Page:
MCS 178: Introduction to Computer Science II (Fall 2012)

Course Description


In this course, we will continue sampling the perspectives and methods of computer science. The first and most apparent difference you will observe is the change in notation for expressing algorithms, namely Java instead of Python. Although there will be some review of elementary matters in order to get you up to speed in Java, a major focus of the course will be the use of object-oriented analysis and programming, and we will try to get there as soon as possible. Along the way, we will develop tools to analyze the efficiency of algorithms, methods for writing more efficient algorithms, and ways to write more complicated data structures. This course will involve much programming, since I view this as an important way for you to understand the topics we will be studying. Furthermore, I will give you a broad range of programs from many disciplines, since I believe it is important for computer scientists to apply their knowledge to other ares. Finally, we will consider the notion of computations with changing state by looking "under the hood" at computers.

Instructional Staff and Contact Information

San Skulrattanakulchai will be the classroom instructor and Max Hailperin will be the lab instructor. For information about our availability, see our contact info.

World Wide Web

All course materials will be available through my World Wide Web page. The URL for this course is After this syllabus I will give hard-copy hand-outs only to those students who ask for them.


Our main textbook is Introduction to Programming In Java: An Interdisciplinary Approach by Robert Sedgewick and Kevin Wayne. I recommend that you order a copy in advance, either through The Book Mark or through another seller of your choice. The Book Mark cannot be counted on to have a copy on the shelf if you don't pre-order. The textbook authors maintain a website for the book at

We will also use selected sections of Concrete Abstractions: An Introduction to Computer Science by Max Hailperin, Barbara Kaiser, and Karl Knight. You will not have to buy this, since it is available for free on the web.

Class and Lab Attendance Policy

Attendance, both physical and mental, is required. I reserve the right to lower your grade if I feel you are missing or showing up late too often. Should you need to miss a class or lab for any reason, you are still responsible for the material covered in there. This means that you will need to make sure that you understand the reading for that day, that you should ask another student for the notes from that day, and that you make sure that you understand what was covered. If there is an assignment due that day, you should be sure to have someone hand it in. You do not need to explain why you missed a class unless there is a compelling reason to do so.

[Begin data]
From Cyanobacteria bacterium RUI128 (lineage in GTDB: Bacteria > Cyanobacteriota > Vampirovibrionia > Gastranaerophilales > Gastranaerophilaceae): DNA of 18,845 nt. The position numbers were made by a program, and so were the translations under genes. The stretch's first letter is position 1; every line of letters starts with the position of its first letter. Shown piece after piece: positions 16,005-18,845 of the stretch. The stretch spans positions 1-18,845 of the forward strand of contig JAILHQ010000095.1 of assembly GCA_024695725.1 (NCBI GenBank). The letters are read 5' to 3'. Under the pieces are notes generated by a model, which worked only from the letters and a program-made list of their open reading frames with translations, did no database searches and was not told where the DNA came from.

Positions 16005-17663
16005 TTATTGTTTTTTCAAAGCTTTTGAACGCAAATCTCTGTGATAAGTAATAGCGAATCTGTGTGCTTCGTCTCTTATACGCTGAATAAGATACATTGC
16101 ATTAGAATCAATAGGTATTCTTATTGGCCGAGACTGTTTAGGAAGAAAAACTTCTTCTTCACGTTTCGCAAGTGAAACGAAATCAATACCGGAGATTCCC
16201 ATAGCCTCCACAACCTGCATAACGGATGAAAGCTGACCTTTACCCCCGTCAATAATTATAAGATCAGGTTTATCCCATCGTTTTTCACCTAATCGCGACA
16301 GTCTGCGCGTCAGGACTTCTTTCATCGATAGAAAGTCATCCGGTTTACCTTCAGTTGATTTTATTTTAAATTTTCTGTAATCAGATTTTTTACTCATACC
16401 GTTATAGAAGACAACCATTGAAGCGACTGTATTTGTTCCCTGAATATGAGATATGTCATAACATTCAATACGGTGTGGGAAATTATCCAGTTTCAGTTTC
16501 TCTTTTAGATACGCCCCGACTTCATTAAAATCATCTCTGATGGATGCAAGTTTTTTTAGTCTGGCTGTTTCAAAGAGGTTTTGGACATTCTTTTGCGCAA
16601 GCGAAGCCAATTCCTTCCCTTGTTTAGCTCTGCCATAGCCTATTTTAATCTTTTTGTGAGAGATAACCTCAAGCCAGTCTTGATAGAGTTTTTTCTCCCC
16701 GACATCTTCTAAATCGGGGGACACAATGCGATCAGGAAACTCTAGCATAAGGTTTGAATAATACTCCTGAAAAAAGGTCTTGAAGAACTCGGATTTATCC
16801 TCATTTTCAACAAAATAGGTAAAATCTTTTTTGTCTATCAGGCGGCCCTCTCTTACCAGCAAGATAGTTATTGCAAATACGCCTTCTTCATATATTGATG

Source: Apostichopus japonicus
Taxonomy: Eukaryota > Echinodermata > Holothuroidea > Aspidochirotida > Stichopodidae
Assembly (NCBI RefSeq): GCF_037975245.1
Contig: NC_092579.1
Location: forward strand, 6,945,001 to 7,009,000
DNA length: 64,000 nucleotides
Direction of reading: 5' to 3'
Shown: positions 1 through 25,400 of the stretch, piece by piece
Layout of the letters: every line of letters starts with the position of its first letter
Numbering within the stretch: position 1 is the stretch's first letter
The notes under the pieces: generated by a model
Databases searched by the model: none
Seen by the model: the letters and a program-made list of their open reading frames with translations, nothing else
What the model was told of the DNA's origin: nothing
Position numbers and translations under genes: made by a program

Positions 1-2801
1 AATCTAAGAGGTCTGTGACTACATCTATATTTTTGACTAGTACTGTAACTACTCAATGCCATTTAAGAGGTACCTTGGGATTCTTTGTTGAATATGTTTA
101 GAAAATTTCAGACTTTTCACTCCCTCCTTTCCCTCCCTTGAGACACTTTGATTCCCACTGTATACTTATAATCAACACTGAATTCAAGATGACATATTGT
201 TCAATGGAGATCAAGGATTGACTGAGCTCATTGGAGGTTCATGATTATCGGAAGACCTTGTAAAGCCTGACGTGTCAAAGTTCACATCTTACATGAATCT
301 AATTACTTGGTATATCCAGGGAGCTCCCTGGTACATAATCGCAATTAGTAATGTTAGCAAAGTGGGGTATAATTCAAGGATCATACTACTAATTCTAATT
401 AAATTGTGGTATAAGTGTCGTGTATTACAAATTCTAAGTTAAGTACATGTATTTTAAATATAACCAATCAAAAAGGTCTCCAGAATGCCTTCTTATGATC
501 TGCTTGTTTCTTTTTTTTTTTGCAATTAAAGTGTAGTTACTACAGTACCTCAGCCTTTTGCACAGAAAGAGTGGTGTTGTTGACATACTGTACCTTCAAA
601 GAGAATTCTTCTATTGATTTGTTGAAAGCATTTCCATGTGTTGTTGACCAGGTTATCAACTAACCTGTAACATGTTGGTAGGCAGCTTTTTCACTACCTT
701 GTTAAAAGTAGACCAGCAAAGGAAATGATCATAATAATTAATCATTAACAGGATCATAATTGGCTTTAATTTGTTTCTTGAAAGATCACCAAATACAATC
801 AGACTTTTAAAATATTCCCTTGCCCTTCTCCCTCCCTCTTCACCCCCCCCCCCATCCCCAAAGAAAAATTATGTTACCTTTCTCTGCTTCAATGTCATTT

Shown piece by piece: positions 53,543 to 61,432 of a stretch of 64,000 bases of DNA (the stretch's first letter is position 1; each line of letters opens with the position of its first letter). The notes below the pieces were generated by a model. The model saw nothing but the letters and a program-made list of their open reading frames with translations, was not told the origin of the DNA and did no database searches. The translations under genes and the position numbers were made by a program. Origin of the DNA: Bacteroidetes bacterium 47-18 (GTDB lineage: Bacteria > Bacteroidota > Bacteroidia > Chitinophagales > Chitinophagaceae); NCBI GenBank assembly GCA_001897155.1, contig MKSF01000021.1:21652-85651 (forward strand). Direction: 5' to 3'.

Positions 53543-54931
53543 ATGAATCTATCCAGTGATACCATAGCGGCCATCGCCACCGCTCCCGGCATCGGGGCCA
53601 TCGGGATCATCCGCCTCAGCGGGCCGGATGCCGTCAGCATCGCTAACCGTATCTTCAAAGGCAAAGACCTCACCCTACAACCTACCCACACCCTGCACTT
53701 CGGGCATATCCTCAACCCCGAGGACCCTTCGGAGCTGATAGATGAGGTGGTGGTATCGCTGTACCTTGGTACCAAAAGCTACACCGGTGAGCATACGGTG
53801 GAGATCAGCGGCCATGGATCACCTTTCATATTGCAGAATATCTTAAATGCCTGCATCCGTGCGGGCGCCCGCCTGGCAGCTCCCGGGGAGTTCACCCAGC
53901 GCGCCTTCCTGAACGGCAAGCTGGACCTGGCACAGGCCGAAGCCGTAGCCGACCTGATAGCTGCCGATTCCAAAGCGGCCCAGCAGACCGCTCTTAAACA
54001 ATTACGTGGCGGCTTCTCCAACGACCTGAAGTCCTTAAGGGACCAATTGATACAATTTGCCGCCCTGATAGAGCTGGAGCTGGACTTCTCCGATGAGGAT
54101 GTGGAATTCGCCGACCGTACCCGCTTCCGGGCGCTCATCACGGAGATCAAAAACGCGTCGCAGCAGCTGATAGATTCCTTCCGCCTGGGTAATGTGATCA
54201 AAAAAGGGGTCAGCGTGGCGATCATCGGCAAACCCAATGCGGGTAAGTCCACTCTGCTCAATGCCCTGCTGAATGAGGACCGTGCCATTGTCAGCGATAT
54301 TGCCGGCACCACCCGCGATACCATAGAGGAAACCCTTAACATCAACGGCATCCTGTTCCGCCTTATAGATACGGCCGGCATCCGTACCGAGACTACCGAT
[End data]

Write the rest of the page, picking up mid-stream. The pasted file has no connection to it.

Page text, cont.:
Projects and Lab Days

In the course of the semester, you will complete 8 projects. In each case, I will indicate what I expect of you, though not as completely as was done in MCS-177. A project report that meets those expectations is due at the start of class on the date specified. If you turn in the report late, your grade will drop 5% per day late or fraction thereof. If you are too sick to complete a report on time, you will not be penalized. Simply write "late due to illness" at the top of the report, sign your name and hand it in. Other circumstances will be evaluated on a case-by-case basis.

On Tuesdays and Thursdays, we will meet in the OHS 326 computer lab. One or more of those lab days will be provided for you to work on each project. However, you will generally need to spend additional time on the project outside of class.

Some of the lab days are not for project work. Instead, the syllabus lists a topic from the textbook with the prefix "In lab:". On these days, I will be covering material from the book, somewhat like on a class day, but in an environment where I can ask each of you to try things out on your individual computers. (By contrast, in the classroom, only one student at a time can use the keyboard of our shared computer.) For each of these days where a textbook topic is covered in lab, the same topic is listed on the following class day. We will have this extra class time to go over the topic some more if you need it. Any remaining time will be available for us to talk about topics that are not in the textbook.